Lola in Le Mans: Life in the pit lane

This weekend Huntingdon-based Lola cars will be aiming to win one of the world s greatest races. The Hunts Post found out just how gruelling the race will be for the team from St Peter s Road. HUNTINGDON S internationally-renowned racing car manufacture

This weekend Huntingdon-based Lola cars will be aiming to win one of the world's greatest races. The Hunts Post found out just how gruelling the race will be for the team from St Peter's Road.

HUNTINGDON'S internationally-renowned racing car manufacturer Lola will know this weekend whether 10 months of planning for the Le Mans 24-Hour race in western France have paid off.

The St Peter's Road company, which is this year celebrating its half-century of manufacturing high-performance cars, has taken a 2,900 spare parts, worth a staggering £2.9million, for the seven Lola cars that will be competing in this year's endurance race.

Fourteen Lola staff will be responsible for ensuring that the Huntingdon-built racers stay on track to the end of the race at a total cost of £4.8million - one of the car division's biggest investments in showcasing its excellence.


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Company spokesman Sam Smith estimates that each members of staff will cover 78 miles on foot in the pit lane during the 24 hours the cars are running in the event, which starts on Saturday.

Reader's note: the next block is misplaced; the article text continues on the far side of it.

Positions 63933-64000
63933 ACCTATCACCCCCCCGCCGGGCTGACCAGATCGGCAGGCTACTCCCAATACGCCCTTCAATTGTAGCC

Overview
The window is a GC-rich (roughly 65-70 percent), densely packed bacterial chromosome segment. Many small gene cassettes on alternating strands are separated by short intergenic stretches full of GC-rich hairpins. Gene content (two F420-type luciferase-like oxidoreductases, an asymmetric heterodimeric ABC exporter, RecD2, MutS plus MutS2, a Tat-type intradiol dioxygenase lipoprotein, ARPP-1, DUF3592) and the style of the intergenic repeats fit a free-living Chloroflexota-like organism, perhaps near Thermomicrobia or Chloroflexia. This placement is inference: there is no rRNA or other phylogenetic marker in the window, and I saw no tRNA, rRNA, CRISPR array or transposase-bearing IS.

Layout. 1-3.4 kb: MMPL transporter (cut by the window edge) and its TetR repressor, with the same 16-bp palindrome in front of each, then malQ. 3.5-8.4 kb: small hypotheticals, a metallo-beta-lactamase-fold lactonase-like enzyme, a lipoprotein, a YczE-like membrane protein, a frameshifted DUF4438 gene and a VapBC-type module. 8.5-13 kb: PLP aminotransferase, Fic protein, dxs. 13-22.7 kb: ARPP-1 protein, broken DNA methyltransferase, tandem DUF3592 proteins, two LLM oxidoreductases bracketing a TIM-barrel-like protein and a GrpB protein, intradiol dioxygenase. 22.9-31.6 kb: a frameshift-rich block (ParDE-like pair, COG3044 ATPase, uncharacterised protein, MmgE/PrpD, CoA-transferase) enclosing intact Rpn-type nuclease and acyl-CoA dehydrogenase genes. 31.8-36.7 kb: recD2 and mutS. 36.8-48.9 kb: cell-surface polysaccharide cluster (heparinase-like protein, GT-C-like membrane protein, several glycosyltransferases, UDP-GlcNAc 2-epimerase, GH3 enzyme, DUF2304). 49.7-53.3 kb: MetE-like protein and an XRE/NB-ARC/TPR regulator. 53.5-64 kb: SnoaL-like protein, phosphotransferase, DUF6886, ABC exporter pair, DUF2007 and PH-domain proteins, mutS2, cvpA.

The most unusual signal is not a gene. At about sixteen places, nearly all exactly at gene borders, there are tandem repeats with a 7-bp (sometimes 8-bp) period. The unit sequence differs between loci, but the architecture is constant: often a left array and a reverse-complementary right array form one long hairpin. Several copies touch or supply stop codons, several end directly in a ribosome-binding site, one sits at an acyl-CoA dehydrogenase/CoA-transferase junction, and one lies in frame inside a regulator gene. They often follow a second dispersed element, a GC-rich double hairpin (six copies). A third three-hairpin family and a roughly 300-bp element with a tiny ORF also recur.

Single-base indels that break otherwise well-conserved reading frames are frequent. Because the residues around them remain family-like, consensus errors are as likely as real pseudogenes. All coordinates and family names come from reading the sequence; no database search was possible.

Each mechanic will consume 18 espresso coffees and lose 700 calories an hour, Mr Smith reckons. The entire team will be complete strangers to sleep during the event, he added.

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Chairman Martin Birrane said: "2008 is a very special year for Lola. Reaching the milestone of 50 years in race car manufacturing is quite a remarkable achievement. For most of this time Lola has been the largest and most successful constructor of race cars, producing winning designs for virtually every category from Formula Ford and Sports 2000 to Formula 1 and Le Mans Prototypes.

"The 24 Heures du Mans is the greatest motor race in the world and I am heartened to see a further increase in our entries this year to seven - the largest since 1979. Lola is currently the only constructor offering open and closed cockpit models in both LMP classes. We have enjoyed LMP2 victories in the last four races at La Sarthe and hope to add another in 2008.

"We also have all the resources major manufacturers require for a Le Mans programme and are actively seeking opportunities to realise our vision of winning Le Mans outright.

"The Lola factory, with its state-of-the-art wind tunnel, seven-post test rig, and top engineering team, produces cars which are not just fast but also safe and beautiful," Mr Birrane said proudly.

There will be high hopes at the weekend for the B08/60 LMP1 coupé of Charouz Racing System, powered by a V12 Aston Martin engine and run in conjunction with Aston Martin Racing, which set the ninth fastest time at a wet test day earlier this month. Its three drivers, Tomas Enge, Stefan Mücke and Jan Charouz, all completed laps of the 13.65-kilometre circuit in the sleek blue and white machine on the car's very first run in the rain.